Trypanosomiasis endemic to Sub-Saharan Africa, affects both humans and livestock. In spite of the low disease burden, Trypanosomiasis poses a serious threat to the agricultural economy. Treatment of the disease has severe side effects and currently no vaccine exists. Production of IFN-γ and TNF-α has been associated with early protection against infection. One of the major producers of these cytokines are natural killer (NK) cells. Onyilagha et al., aimed to determine if NK cells play an important role during acute Trypanosomiasis.
Onyilagha et al., showed that following murine T. congolense infection, the proportion of NK cells, as well as the proportion of IFN-γ and TNF-α producing cells increased. Using NK cell deficient mice, they showed that absence of NK cells was associated with uncontrolled parasitemia and death within 15 days of infection compared to wild type. Interestingly, NK cell deficiency was associated with low levels of both T cell and CD3- lymphocyte production of IFN-γ and TNF-α, but did not affect generation Trypanosoma-specific antibodies. Adoptive transfer of functional NK cells to NK cell deficient mice, greatly improved survival and restored production of IFN-γ and TNF-α. Finally, they mechanistically demonstrated that perforin dependent cytotoxic activity and not IFN-γ and TNF-α production by NK cell is responsible for protective immunity mediated by NK cells during murine T. congolense infection.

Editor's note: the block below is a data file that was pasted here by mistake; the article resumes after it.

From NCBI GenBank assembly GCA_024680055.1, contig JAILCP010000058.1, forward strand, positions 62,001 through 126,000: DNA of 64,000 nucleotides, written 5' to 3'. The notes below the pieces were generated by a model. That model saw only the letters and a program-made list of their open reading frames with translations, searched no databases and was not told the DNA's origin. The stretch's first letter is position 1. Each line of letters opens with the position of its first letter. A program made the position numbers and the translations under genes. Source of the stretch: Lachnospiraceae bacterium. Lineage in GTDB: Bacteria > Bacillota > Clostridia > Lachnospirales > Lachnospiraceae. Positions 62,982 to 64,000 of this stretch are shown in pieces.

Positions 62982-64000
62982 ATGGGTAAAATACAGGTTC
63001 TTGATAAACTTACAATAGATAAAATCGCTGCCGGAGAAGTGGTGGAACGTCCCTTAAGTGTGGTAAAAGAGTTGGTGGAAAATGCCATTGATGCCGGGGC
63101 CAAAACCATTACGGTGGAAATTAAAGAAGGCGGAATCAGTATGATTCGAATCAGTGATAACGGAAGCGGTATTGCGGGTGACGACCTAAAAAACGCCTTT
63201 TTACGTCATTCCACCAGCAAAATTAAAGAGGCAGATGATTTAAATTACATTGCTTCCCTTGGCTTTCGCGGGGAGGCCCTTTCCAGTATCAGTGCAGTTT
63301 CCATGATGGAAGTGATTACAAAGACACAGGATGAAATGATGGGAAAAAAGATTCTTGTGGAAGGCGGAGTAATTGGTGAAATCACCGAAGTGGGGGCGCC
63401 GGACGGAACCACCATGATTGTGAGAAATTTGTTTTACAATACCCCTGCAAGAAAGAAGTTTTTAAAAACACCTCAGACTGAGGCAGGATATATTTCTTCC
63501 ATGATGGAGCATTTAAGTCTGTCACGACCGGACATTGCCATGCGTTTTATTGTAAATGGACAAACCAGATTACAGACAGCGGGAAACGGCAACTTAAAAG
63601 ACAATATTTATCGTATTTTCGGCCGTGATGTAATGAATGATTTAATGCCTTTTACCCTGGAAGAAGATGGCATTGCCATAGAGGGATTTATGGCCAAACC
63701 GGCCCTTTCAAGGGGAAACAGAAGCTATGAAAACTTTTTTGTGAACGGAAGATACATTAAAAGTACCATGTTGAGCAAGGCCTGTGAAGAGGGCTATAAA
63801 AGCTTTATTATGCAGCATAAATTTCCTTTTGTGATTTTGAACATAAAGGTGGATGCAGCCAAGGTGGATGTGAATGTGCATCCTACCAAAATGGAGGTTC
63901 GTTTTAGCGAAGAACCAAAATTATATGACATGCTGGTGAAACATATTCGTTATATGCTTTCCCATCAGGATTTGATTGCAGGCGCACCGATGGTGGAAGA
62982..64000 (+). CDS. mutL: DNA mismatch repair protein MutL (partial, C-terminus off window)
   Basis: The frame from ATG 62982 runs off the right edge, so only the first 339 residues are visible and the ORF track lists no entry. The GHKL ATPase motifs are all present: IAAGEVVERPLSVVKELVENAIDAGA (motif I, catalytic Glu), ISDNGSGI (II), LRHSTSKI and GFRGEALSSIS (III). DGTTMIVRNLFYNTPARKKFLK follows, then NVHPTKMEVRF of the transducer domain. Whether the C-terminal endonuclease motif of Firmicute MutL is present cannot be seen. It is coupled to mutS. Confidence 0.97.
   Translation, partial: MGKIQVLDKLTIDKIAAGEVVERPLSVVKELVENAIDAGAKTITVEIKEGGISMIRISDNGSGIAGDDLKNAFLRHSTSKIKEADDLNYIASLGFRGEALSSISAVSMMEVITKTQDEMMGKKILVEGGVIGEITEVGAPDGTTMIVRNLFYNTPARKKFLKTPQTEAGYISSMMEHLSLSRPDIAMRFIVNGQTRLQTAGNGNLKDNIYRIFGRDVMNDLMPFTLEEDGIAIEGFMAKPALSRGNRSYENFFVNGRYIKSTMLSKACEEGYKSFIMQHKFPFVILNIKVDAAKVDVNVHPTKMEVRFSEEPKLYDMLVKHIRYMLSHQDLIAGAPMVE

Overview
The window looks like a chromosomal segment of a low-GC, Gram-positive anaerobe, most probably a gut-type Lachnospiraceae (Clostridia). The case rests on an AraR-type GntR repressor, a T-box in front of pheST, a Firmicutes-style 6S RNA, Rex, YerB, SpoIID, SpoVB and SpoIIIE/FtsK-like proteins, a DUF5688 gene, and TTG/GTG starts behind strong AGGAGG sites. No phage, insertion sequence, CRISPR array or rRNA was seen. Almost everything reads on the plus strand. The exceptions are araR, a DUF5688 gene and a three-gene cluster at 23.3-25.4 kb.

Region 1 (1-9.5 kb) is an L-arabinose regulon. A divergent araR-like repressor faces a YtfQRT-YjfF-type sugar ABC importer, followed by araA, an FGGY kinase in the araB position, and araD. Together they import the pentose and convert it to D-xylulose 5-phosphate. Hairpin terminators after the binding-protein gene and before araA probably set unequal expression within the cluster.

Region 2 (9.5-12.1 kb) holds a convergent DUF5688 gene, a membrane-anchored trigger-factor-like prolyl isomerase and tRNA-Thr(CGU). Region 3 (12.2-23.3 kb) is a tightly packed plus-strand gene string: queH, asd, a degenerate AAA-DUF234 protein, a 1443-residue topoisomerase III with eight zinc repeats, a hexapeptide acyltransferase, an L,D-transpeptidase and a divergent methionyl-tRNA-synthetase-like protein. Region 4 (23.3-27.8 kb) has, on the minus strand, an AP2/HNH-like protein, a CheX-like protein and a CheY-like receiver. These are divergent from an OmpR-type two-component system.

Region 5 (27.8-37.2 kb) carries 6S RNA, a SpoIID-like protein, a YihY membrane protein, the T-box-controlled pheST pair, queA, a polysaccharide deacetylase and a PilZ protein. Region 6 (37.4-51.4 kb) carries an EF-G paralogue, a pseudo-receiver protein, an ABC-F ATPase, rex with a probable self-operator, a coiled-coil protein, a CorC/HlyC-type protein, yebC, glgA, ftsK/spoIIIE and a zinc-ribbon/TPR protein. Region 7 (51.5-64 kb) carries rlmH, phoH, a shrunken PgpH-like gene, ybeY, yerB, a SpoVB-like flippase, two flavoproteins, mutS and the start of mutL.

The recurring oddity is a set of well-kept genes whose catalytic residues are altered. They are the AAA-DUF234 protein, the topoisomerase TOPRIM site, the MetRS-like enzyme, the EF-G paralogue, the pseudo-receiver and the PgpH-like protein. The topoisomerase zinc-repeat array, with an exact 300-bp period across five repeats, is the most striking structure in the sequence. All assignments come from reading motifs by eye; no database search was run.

In summary, Onyilagha et al., showed that cytotoxic NK cells play an important role in mediating protection during murine T. congolense infection and critical for the control of parasitemia. These results highlight the potential of targeted NK in improving Trypanosomiasis therapy.
Journal Article: Onyilagha et al.,2019. NK Cells Are Critical for Optimal Immunity to Experimental Trypanosoma congolense Infection. Journal of Immunology